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Rhizosphere Microorganisms
Year:
2012
Authors :
Minz, Dror
;
.
Ofek, Maya
;
.
Volume :
Co-Authors:
Facilitators :
From page:
105
To page:
121
(
Total pages:
17
)
Abstract:

Plant roots are the major source of available carbon in the soil. Therefore, soil bacteria maintain adaptive traits which enable them to exploit this highly competitive niche, yet microbial associations are inherent to plant adaptation to the highly heterogeneous soil environment. The rhizosphere has been, for many years, the focus of intense basic and applied research, aimed at modulating and gaining control over this environment to promote plant health and development. Such studies have revealed the high complexity of plant-associated microbial communities and the many factors that influence root-associated bacterial community composition, including the plant species and growth stage, as well as the soil physical, chemical, and biological characteristics. The high availability of carbon promotes copiotrophic/zymogenic life style in rhizosphere microorganisms. High diversity is maintained due to the prevalence of multiple micro-niches and utilization of different competition strategies. This may be fundamental to some of the most important plant growth and health promoting effect of root-microbe associations.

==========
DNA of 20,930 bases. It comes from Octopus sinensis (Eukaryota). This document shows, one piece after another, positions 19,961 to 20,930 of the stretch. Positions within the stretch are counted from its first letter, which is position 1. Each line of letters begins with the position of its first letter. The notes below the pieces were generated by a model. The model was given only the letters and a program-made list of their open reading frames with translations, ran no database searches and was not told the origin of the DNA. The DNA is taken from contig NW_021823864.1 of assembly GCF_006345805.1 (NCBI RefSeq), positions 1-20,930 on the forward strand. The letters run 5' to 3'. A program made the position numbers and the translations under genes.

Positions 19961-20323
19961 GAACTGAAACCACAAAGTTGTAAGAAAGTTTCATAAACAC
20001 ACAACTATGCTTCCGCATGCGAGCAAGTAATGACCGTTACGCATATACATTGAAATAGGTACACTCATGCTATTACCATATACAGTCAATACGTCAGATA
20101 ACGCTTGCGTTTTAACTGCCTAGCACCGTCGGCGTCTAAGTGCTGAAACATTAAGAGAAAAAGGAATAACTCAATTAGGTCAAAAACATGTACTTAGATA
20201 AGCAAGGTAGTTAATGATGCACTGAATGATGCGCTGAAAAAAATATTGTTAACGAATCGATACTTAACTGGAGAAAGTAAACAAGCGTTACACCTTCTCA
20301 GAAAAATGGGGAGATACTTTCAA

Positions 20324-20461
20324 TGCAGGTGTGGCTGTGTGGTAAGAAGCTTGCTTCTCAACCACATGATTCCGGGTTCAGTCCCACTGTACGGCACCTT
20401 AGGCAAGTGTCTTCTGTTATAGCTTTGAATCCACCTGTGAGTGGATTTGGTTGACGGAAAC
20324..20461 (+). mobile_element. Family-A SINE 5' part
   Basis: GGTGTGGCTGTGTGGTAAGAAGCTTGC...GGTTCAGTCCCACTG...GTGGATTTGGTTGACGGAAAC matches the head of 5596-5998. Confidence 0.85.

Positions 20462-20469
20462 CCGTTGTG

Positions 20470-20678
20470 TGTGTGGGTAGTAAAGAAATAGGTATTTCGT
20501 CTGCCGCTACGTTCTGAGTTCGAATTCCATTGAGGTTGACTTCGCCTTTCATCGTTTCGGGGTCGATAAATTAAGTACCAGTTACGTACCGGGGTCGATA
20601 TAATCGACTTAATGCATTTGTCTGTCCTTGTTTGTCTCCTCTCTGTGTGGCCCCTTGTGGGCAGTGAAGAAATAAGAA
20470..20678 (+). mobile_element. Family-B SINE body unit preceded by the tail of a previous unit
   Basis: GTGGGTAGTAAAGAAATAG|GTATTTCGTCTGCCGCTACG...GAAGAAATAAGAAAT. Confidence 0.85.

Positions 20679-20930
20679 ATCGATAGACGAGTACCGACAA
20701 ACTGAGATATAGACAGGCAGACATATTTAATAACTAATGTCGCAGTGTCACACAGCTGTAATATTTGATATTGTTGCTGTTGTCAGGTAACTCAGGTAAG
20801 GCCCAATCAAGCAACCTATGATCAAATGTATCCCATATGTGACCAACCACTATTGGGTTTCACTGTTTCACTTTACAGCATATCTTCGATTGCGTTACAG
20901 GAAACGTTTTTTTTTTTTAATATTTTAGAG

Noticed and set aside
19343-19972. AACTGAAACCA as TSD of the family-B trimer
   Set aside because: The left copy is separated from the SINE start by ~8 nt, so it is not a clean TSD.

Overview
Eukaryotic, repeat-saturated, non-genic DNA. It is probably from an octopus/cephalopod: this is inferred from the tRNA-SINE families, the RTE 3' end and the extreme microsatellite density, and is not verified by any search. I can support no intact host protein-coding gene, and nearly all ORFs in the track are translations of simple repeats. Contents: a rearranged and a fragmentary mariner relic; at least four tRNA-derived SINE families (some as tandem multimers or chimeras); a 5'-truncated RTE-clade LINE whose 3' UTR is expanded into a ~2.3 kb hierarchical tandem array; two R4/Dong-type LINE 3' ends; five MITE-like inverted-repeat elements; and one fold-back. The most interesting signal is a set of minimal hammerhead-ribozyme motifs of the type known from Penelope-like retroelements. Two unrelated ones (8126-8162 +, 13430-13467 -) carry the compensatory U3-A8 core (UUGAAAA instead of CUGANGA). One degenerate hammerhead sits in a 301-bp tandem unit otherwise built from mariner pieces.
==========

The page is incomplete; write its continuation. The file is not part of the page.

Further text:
Note:
Related Files :
Arbuscular mycorrhizal fungus
Bacterial community composition
Cluster Root
Microbial community composition
Rhizosphere Microorganism
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Related Content
More details
DOI :
https://doi.org/10.1007/978-3-642-21680-0_7
Article number:
0
Affiliations:
Database:
Google Scholar
Publication Type:
Book chapter
;
.
Language:
English
Editors' remarks:
ID:
41422
Last updated date:
02/03/2022 17:27
Creation date:
19/06/2019 11:51
Scientific Publication
Rhizosphere Microorganisms
Rhizosphere Microorganisms

Plant roots are the major source of available carbon in the soil. Therefore, soil bacteria maintain adaptive traits which enable them to exploit this highly competitive niche, yet microbial associations are inherent to plant adaptation to the highly heterogeneous soil environment. The rhizosphere has been, for many years, the focus of intense basic and applied research, aimed at modulating and gaining control over this environment to promote plant health and development. Such studies have revealed the high complexity of plant-associated microbial communities and the many factors that influence root-associated bacterial community composition, including the plant species and growth stage, as well as the soil physical, chemical, and biological characteristics. The high availability of carbon promotes copiotrophic/zymogenic life style in rhizosphere microorganisms. High diversity is maintained due to the prevalence of multiple micro-niches and utilization of different competition strategies. This may be fundamental to some of the most important plant growth and health promoting effect of root-microbe associations.

Scientific Publication
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